Atheism, at its core, says what essentially is the foundational principle of Judaism. No one can actually see God. He is too great for human comprehension.

I think that if you feel overwhelmed by gratitude to a higher power, nature, the Creator, etc it is both natural and healthy to follow that bliss and worship your God. But that is only for you, personally, coming from your own heart.

Another person will be in awe of the technical aspects of the creation. Their God will be Mathematics, or science or engineering. And that is also right, for their personal God.

Another will see art in everthing. Art is their God and they should pursue their God and become the conduit for great creations of Art.

The only way to honor each of these is to accept the inevitable subjective part of our symbol making brain and go with it.

That means God or no - God is as natural as following our heart and our intellect. There may be one God, but if we can't really know his/her./its attributes, only what comes from our own heart and mind, then we should allow with all respect these personal relationships with this creation, and honor their diversity.

What I take exception to is the polemic, the argument against any belief as a belief.

It is appropriate to call out child abuse, theft and fraud within an organization. It is on fact our duty to address it.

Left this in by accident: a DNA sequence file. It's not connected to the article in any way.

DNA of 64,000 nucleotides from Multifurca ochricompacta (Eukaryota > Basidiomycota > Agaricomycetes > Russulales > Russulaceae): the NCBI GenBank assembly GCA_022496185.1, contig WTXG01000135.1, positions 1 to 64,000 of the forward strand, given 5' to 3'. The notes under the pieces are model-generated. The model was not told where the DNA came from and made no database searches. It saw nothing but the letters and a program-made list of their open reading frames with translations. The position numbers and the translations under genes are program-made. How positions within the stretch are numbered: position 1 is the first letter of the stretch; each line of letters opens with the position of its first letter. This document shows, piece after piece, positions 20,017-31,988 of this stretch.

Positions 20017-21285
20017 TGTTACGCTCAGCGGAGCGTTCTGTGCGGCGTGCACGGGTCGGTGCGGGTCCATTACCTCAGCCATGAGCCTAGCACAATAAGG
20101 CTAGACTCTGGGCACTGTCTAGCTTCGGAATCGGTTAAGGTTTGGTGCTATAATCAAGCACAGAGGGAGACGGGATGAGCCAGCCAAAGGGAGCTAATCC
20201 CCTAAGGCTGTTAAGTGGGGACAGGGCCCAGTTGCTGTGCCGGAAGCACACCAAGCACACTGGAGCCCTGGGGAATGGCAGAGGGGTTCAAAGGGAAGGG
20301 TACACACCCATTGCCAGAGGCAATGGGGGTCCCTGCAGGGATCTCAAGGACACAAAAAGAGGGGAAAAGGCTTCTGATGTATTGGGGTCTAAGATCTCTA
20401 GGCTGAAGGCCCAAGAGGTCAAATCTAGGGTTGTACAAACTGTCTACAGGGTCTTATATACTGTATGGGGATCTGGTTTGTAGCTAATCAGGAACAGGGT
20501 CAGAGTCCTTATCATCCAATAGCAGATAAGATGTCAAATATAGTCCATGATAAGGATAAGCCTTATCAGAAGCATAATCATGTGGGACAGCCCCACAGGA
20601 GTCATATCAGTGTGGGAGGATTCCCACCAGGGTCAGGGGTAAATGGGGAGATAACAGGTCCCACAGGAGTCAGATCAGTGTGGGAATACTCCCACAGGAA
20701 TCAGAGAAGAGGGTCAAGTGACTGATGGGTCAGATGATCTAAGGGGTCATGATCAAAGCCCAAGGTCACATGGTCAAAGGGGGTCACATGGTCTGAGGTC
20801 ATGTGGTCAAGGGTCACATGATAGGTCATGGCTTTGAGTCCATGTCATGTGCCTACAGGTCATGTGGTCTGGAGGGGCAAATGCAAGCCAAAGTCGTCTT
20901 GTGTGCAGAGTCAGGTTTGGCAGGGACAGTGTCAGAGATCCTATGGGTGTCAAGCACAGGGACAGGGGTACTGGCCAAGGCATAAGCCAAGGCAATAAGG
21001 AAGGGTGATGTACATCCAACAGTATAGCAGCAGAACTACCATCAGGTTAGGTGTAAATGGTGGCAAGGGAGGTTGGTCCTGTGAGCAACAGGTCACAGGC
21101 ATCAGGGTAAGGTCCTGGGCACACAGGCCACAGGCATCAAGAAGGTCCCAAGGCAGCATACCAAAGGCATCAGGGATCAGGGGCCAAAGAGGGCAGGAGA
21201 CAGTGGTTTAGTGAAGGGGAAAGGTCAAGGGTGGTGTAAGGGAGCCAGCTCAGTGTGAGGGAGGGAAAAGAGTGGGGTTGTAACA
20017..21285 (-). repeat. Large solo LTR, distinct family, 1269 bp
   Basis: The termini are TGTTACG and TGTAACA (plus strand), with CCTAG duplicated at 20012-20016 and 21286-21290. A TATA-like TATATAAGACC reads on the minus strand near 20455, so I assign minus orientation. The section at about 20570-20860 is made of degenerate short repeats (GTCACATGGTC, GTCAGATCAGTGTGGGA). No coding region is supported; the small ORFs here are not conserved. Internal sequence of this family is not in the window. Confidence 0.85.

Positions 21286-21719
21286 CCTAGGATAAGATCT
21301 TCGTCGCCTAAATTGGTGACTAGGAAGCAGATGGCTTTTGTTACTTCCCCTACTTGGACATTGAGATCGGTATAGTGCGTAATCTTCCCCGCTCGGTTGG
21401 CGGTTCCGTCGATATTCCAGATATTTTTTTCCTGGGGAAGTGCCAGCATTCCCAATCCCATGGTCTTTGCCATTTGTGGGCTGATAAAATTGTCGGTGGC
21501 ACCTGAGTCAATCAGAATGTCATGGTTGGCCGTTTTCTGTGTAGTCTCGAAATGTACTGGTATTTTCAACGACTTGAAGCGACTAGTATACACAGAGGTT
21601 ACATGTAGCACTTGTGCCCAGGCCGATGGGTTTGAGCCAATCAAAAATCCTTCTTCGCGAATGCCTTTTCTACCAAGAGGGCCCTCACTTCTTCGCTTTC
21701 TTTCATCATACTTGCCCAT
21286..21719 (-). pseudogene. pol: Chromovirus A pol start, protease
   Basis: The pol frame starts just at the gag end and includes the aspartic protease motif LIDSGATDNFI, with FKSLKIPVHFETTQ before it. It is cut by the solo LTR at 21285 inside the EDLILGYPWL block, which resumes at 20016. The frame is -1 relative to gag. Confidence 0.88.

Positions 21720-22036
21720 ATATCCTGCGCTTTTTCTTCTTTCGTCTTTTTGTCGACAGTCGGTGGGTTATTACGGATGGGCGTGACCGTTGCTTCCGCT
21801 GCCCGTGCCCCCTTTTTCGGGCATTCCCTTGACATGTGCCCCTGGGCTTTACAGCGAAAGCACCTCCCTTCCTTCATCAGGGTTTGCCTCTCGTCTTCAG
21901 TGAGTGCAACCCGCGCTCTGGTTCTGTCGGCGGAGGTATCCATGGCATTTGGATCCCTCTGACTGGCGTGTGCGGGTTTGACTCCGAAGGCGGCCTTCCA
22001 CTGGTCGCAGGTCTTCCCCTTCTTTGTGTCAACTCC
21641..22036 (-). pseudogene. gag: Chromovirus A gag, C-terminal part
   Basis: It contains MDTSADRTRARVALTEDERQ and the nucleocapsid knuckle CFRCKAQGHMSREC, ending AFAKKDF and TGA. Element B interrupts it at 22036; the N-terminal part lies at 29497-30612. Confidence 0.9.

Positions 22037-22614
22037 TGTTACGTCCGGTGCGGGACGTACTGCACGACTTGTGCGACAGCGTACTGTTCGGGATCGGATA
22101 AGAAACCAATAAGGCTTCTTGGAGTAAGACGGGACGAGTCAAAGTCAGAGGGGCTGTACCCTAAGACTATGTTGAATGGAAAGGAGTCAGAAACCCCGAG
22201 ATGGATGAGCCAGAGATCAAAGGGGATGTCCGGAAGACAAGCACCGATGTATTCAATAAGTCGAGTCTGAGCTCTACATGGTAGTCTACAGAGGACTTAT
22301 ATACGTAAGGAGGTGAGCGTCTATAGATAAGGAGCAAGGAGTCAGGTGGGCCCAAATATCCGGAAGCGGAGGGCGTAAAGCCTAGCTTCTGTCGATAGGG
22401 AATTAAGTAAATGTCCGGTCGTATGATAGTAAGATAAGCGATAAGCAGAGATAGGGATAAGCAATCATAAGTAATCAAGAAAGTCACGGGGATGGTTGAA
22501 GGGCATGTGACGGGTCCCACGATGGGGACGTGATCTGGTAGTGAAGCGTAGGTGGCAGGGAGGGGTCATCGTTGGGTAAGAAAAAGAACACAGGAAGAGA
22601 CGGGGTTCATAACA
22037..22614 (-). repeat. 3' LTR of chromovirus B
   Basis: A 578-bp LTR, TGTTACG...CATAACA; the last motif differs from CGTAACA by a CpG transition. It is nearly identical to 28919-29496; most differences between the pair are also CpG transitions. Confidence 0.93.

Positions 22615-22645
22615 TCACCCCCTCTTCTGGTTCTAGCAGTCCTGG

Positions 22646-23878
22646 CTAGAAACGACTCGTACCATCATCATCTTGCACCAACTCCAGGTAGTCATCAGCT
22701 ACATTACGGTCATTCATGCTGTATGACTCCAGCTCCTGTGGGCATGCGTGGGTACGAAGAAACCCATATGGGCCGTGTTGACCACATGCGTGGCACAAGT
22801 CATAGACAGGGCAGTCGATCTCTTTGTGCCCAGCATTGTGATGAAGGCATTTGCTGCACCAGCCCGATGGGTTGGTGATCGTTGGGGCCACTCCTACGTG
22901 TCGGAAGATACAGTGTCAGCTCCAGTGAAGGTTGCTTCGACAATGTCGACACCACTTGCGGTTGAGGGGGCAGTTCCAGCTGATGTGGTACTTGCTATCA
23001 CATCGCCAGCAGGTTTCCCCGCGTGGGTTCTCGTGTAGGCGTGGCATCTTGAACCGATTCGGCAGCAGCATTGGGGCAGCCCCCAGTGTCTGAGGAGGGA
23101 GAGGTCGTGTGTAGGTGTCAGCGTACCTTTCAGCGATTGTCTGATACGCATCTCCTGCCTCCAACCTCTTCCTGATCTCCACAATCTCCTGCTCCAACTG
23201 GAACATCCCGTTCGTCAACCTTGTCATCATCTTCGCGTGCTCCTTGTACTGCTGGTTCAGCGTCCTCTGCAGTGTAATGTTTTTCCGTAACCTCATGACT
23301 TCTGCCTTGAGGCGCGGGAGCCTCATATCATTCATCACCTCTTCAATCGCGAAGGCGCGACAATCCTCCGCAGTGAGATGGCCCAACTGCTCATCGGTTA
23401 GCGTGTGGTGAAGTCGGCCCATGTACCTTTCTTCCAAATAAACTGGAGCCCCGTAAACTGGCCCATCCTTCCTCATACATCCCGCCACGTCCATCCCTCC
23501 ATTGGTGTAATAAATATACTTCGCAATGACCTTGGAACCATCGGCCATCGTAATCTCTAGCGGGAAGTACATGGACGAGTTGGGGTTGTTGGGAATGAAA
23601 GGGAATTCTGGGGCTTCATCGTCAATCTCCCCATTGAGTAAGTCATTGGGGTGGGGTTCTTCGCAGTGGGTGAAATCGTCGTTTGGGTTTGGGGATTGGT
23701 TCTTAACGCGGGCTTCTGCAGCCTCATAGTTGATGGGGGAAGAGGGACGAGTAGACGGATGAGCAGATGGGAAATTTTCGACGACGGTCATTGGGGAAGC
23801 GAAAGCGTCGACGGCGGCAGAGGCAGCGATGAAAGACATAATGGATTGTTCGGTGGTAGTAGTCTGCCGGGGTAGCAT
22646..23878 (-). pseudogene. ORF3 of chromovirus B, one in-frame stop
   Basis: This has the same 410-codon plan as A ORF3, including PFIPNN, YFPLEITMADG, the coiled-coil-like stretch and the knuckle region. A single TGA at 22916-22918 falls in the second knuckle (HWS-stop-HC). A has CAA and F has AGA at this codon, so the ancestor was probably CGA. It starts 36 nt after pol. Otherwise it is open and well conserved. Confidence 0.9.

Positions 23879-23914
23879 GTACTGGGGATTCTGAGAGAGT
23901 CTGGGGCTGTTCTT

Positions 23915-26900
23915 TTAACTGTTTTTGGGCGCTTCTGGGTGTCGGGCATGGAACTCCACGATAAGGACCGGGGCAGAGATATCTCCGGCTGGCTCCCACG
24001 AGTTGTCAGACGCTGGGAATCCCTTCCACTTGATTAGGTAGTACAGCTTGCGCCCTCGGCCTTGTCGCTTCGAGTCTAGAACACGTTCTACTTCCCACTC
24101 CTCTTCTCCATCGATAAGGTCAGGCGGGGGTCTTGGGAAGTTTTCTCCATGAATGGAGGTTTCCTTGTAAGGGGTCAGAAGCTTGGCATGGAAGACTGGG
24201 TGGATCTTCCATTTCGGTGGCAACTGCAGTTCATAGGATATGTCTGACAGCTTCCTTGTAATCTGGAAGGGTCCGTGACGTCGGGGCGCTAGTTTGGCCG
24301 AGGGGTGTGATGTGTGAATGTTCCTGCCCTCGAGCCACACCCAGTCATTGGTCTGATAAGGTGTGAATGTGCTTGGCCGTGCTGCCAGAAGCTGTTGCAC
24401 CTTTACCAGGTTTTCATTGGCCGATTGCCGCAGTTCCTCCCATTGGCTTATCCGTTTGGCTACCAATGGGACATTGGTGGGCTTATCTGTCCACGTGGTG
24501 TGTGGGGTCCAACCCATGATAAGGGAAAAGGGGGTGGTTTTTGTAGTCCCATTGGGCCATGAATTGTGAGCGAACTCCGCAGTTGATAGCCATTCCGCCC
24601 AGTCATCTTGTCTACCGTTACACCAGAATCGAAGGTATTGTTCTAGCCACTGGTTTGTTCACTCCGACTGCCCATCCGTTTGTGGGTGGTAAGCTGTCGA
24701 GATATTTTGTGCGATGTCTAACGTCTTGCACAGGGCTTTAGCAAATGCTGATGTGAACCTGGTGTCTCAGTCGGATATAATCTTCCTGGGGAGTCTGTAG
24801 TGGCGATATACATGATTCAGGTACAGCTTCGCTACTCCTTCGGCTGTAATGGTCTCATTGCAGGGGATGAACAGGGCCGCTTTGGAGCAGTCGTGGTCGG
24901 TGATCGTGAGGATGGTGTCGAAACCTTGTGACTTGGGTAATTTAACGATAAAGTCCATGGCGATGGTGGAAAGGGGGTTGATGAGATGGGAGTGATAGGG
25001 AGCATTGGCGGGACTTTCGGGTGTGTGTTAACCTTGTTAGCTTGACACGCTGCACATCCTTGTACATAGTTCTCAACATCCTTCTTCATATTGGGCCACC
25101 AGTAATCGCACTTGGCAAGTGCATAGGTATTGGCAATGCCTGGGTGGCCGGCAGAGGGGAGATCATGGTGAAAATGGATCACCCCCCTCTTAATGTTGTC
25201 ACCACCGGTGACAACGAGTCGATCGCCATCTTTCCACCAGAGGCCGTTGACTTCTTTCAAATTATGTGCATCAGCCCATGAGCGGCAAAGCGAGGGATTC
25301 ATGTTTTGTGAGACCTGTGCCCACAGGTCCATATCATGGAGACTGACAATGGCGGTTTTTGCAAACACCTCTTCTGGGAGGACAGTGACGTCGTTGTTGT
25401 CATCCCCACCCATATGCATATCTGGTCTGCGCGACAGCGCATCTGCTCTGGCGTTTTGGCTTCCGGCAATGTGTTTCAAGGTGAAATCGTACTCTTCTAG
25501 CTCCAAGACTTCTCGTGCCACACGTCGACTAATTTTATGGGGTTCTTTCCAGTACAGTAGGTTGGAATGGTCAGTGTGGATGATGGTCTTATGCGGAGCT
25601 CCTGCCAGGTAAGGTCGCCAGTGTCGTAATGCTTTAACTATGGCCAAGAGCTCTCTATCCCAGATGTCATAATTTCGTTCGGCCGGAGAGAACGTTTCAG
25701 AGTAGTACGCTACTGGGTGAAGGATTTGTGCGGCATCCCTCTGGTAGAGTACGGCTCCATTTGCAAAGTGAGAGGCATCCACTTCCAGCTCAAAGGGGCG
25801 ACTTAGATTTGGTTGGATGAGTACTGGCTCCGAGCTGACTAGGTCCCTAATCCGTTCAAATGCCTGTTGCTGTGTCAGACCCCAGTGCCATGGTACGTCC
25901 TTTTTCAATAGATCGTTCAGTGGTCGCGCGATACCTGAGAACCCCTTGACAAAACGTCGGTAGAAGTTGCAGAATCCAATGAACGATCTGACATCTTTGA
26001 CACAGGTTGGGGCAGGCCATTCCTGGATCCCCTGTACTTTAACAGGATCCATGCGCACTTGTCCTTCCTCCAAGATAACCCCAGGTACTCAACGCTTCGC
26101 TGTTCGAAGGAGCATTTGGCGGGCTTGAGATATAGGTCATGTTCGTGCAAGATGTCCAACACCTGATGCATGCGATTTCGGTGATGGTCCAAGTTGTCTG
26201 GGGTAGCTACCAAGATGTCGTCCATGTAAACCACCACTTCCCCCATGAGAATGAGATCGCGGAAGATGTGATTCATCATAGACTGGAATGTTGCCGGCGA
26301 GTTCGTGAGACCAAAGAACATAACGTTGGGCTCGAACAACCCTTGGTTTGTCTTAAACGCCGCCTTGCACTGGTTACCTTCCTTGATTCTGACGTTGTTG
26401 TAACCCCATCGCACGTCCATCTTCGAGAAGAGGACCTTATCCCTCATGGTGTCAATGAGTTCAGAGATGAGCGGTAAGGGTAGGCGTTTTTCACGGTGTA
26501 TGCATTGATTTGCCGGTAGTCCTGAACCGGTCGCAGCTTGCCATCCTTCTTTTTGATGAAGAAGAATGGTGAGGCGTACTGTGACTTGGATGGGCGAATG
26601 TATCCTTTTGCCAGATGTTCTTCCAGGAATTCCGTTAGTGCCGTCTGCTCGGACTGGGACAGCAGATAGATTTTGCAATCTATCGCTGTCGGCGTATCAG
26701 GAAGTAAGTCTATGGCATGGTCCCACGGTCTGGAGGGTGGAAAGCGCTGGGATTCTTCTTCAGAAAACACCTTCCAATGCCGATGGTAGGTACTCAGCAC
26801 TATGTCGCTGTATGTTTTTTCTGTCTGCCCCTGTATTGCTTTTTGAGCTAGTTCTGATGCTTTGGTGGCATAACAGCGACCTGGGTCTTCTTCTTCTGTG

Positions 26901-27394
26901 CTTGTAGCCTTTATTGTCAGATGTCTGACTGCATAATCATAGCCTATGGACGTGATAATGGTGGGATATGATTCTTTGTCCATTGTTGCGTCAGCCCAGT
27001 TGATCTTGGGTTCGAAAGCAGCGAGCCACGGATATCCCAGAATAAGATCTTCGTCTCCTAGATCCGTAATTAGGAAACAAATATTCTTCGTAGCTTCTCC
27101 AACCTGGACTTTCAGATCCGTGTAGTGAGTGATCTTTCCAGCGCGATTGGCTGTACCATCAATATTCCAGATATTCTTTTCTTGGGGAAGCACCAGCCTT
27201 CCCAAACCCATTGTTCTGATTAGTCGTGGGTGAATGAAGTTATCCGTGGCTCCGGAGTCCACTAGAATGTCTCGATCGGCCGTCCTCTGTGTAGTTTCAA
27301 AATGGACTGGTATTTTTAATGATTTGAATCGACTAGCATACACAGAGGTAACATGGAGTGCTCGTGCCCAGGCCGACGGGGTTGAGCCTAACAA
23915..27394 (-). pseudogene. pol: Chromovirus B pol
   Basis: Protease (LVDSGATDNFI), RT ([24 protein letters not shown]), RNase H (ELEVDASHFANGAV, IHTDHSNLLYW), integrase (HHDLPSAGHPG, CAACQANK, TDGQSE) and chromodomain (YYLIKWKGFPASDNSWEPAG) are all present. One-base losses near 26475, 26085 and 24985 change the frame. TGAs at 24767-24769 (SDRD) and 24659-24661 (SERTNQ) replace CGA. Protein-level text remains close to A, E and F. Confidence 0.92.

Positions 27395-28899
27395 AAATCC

But personal beliefs are different.

For us to respect each other's beliefs we must regard them as mental constructions, and not physical realities.

It is only then that we can accept them all.

Therefore Atheism is in fact the foundation of any further sincere and honest belief we are drawn to.

Quote Spence:
“Hm. Is it possible to state your argument without any disparaging reference to anyone?”


Certainly it is possible to do that, but I refuse to keep on indefinitely extending this one-sided and unreciprocated courtesy to individuals -- that would be Jim, in this instance -- who do not themselves extend that same courtesy to others and who repeatedly indulge in unprovoked discourtesy themselves.


“Or their system if belief?”


No disparagement was intended, nor extended, to any “system of belief”.

The disparagement towards the person of Jim? That was fully intended.


“That would require searching for the grain of truth in what they wrote. Or ignoring it.”


I’m done looking for grains of truth within the cesspool that is the mind of Jim.


“It is a fact that many of the world's Buddhists practice traditionally. Jim is correct there regardless of his other remarks.”


You are correct. It was those other remarks of his that I was speaking of. I said as much in my comment, that you quote from.

Although even this particular remark of his, about the genuflecting superstitious Buddhists, is simplistic and obvious, given that every religion -- every one of them -- has (some/many) people blindly believing in its peculiar superstitions. One does not have to go gallivanting across to far shores to come to that obvious conclusion.